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Hop

April 2, 2011
Hop

I’m thinking hard, and I can’t really come up with any notable Easter movies. There aren’t standard television fixtures in the weeks leading up to the holiday itself, and the whole pseudo-secular story around the Easter Bunny thing isn’t all that fleshed out, the way Santa Claus is. After watching Hop, I’m thinking maybe there’s a good reason for that.

In a stunning lack of originality, the whole Easter Bunny mythic has been fleshed out by lifting it wholesale from Santa Claus. There’s a secluded factory — on Rapa Nui, of course — where a veritable army of bunnies and chicks manufacture chocolate and candy for delivery overnight on Easter, all over the world. There’s even a magic flying sleigh. And the Easter Bunny himself wears a basically Victorian outfit. At least the old one (Hugh Laurie) does. His son E.B. (Russell Brand) wears a plaid flannel straight out of mid-’90s Seattle and would rather be a rock drummer. When push comes to shove, E.B. runs off to Hollywood rather than take up the Egg of Destiny — I wish I were kidding.

Meanwhile, in Los Angeles, Fred O’Hare (James Marsden) is spinning his wheels aimlessly. His parents (Gary Cole and Elizabeth Perkins) decide to shove him out of the nest, but his sister (Kaley Cuoco) let’s him take over for her housesitting at her boss’ Beverly Hills mansion while he looks for a job.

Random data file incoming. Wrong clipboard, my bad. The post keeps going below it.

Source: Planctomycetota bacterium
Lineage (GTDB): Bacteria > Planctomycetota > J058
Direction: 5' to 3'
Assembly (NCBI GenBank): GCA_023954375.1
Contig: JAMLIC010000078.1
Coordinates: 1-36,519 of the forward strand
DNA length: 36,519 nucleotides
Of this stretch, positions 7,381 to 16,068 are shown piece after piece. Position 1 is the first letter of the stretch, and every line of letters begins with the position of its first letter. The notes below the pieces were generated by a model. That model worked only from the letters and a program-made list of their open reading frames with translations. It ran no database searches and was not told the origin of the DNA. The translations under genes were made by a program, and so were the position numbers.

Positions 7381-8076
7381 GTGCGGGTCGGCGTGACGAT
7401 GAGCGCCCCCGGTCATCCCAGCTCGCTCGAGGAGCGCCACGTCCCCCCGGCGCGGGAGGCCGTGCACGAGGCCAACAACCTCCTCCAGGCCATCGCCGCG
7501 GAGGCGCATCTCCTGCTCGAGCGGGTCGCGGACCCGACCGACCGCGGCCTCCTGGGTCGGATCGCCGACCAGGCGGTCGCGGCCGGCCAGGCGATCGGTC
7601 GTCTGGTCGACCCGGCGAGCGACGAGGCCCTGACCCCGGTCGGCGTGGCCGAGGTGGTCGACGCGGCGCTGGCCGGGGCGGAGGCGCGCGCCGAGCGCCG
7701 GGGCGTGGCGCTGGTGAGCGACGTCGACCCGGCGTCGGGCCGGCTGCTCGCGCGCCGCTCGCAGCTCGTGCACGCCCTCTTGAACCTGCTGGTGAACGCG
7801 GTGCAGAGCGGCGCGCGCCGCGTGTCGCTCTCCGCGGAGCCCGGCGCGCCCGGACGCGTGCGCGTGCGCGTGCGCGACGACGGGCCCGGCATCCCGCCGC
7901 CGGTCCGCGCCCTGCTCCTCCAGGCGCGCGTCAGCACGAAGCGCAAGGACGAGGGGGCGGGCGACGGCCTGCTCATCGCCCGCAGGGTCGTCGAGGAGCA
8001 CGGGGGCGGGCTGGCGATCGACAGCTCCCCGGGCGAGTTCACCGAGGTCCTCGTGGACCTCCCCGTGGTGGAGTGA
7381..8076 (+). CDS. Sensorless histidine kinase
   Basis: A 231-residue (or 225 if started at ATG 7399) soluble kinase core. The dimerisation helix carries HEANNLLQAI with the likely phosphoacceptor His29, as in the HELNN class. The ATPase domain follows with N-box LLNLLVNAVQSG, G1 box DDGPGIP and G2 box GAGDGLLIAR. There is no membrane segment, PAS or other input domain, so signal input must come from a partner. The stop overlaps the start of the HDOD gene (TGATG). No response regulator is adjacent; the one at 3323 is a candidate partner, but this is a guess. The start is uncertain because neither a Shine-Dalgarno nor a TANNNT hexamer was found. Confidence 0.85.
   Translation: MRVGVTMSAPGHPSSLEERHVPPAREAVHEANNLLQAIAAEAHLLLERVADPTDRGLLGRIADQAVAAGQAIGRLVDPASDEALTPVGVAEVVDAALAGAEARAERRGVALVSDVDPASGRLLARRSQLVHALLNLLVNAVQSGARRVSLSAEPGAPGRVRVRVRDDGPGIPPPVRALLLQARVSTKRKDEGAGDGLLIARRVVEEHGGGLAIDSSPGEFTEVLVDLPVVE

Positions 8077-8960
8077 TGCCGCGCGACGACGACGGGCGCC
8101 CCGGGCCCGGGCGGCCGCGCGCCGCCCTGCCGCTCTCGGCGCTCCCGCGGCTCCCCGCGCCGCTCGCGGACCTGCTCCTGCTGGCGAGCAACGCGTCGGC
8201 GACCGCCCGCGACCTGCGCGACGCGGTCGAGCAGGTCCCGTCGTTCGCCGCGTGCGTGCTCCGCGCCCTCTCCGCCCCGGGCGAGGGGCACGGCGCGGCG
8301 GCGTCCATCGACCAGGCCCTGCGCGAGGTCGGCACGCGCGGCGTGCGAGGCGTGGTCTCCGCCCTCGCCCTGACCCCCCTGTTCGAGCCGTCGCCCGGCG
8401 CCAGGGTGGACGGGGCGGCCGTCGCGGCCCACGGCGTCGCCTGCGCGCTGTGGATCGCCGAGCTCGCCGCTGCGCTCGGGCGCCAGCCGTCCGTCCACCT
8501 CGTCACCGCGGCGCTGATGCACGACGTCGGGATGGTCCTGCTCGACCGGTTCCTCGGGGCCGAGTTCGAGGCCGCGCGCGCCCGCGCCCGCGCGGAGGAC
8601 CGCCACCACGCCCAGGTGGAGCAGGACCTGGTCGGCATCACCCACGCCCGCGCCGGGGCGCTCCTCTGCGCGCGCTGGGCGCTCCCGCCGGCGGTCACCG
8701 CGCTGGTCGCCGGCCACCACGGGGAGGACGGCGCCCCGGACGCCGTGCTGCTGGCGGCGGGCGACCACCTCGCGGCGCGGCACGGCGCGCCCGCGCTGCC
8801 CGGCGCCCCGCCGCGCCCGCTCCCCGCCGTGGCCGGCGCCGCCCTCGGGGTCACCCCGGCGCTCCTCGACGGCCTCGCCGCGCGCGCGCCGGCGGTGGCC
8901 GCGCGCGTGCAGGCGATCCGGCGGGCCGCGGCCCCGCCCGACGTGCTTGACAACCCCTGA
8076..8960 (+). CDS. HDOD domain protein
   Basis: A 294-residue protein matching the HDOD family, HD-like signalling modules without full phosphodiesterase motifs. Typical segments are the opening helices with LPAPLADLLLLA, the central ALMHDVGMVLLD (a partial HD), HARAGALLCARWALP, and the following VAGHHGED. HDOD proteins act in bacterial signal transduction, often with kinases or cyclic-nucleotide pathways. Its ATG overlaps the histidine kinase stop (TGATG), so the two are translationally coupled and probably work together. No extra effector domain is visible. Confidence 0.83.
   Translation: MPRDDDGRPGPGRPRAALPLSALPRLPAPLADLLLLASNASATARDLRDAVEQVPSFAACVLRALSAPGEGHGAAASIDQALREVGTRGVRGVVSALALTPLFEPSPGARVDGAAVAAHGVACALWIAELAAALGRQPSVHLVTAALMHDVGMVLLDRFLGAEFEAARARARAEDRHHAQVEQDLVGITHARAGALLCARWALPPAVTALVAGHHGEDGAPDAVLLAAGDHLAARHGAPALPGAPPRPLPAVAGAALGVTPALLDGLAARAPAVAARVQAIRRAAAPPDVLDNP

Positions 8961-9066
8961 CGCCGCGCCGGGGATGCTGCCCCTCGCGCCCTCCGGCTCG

Fred and E.B., of course, are thrown together, and hijinks ensue. Fred is basically a slacker with no worthwhile story beyond coping with the havoc E.B. wreaks. E.B., on the other hand, is on the run from the elite Pink Berets and trying to score an audition with David Hasselhoff (himself). And back on Easter Island there’s also the matter of a workers’ revolution by the chicks, led by the factory foreman, Carlos (Hank Azaria).

The whole thing is a mess from the start. There’s barely a single character fleshed out past the casting call stereotypes. The story has no real coherence beyond stumbling from one gag into another, not to mention the enormous plot holes that don’t even hold up until the credits roll.

And this is especially disappointing, since last year Illumination Entertainment introduced itself with Despicable Me. Hop shows none of the creativity and even wonder from that movie. Not only did Despicable Me have Steve Carell’s Gru, but three engaging little girls and a cast of minions to boot. Hop doesn’t even provide us with E.B.’s mother. We all know that rabbits multiply, but evidently we’re not supposed to remember how exactly they do it.

The problem is that despite the marketing, it’s not actually “from the creators of Despicable Me“. Illumination Entertainment provided funding, yes, but it evidently controls nothing of the production process. Instead, the film should be marked as “from the creators of Alvin and the Chipmunks“, not to mention Garfield: A Tale of Two Kitties and Muppets from Space. Yes, this is the man who can make a mediocre, tedious movie starring the Muppets. With weak material and a director like this, Hop never even had a chance to do anything but flop.

Worth It: no.
Bechdel Test: fail.

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